It has miserably failed.


Common mistakes Dutchies make in the use of English

"Dutch Tongue" by michael.gr, based on the logo of The Rolling Stones.

Object-adjective instead of adjective-object.

"I will learn you how to skate." ("Learn" instead of "Teach".)

"When you want, we also have it in white." ("When" instead of "If".)

"Let's meet at sex." ("Sex" instead of "Six".)

"Dear colleagues, hereby the schedule." ("Hereby" instead of "Here is" or "Hereby I give you".)

"I am a cineville" ("cineville" instead of "cinefille") -- there is even a .nl domain misspelled this way.

"We have lot's of bicycle's" (Genitive instead of plural suffix.)

"Meet you at the busstop" (Concatenating words that are not normally concatenated in English.)

Dutch pronunciation rules cause some really weird phenomena, for example when you call Vodafone, the recorded greeting informs you that you have reached "Fodavone".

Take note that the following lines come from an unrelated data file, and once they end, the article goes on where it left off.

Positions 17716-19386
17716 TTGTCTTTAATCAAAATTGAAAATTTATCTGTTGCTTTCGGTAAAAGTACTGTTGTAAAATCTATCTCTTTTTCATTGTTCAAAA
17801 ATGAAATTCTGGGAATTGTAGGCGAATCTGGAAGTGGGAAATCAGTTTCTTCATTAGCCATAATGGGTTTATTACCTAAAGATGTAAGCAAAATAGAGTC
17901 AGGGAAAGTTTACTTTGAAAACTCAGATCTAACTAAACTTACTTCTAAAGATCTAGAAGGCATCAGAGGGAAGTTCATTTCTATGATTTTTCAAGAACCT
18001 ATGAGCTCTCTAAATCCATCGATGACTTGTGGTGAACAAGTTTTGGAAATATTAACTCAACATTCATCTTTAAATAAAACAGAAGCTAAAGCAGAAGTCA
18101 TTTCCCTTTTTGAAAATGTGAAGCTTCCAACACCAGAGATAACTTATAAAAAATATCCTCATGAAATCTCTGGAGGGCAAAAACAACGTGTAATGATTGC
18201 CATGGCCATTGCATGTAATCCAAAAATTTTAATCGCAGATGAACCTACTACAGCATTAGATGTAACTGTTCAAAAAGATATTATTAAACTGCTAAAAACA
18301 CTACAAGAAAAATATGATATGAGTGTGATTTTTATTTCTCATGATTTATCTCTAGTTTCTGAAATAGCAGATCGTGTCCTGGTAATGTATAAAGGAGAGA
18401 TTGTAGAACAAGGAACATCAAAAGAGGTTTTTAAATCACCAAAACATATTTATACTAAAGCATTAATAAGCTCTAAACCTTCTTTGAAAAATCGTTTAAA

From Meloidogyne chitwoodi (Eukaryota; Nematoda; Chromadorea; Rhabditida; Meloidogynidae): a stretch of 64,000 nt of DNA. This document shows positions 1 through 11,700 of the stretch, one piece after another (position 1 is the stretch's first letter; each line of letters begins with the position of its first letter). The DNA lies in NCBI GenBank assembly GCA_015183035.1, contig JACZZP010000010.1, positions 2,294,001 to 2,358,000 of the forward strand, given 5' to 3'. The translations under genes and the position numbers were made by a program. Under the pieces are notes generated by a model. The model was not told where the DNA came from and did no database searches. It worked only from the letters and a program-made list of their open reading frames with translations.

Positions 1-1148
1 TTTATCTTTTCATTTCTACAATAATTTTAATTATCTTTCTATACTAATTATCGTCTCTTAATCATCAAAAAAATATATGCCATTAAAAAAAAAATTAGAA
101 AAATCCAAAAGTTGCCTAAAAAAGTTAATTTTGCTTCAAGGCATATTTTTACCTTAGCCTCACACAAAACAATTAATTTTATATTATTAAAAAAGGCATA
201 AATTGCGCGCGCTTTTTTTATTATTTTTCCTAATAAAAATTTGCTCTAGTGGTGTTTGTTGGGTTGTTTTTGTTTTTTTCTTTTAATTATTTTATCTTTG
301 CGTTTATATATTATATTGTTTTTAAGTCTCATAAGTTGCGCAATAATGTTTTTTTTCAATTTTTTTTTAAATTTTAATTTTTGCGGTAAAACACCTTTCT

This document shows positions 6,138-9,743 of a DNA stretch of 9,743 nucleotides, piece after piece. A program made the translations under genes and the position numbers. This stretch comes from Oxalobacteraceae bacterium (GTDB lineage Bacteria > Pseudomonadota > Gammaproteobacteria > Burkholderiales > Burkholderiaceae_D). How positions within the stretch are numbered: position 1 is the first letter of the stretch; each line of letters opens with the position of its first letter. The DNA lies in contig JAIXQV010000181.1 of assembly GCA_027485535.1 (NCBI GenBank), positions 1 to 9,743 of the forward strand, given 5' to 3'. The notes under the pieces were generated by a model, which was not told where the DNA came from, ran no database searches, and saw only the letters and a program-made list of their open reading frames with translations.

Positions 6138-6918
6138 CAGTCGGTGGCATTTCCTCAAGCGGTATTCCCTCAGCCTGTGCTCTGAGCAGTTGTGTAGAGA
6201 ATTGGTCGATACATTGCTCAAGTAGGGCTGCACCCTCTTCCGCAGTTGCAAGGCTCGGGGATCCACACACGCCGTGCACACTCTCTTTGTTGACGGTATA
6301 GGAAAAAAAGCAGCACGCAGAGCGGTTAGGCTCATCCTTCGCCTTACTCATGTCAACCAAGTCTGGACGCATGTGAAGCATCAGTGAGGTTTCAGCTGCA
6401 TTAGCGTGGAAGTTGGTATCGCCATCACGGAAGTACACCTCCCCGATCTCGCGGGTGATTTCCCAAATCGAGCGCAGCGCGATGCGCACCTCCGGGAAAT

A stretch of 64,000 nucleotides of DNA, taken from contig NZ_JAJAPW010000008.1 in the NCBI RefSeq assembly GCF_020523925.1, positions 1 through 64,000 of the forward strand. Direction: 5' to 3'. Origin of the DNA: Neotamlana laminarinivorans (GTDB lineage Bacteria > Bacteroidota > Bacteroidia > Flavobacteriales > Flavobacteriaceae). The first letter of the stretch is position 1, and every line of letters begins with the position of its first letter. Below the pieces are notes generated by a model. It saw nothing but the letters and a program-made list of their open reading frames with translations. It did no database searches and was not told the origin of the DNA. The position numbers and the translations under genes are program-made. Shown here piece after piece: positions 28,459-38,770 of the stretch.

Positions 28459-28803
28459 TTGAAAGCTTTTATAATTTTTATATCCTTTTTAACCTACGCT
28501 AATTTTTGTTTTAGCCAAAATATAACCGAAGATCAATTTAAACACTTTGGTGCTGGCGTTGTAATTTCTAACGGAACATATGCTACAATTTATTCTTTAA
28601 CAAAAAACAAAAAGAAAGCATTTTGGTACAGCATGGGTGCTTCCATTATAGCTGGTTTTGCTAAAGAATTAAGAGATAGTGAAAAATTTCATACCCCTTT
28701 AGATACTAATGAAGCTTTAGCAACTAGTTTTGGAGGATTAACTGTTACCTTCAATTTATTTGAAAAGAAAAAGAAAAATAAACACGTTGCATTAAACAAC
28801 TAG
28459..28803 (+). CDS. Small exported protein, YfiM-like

A Programming Language

"Coding Software Running On A Computer Monitor" by Scopio from NounProject.com


My thoughts and notes on how I would like a new programming language to look like.

The goals of the language are:

  • Simple and elegant. (So that it is suitable for the academia.)
  • Expressive. (So that it is suitable for experienced programmers.)
  • Consistent. (So that it is attractive to developer teams.)
  • Guiding. (So that it promotes best practices.) 
  • Fast. (So that it is suitable for high performance computing.)
  • Lean. (So that it is suitable for resource-constrained computing.)
This is work-in-progress; It is bound to be heavily amended as time passes, especially if I try some new language, like Kotlin or Rust.

Summary of language characteristics


Why the majority is always wrong | Paul Rulkens | TEDxMaastricht

I knew I was definitely going to watch this one, from just the title. It turns out that he comes across a bit annoying due to attitude; nonetheless, the talk is definitely worth watching.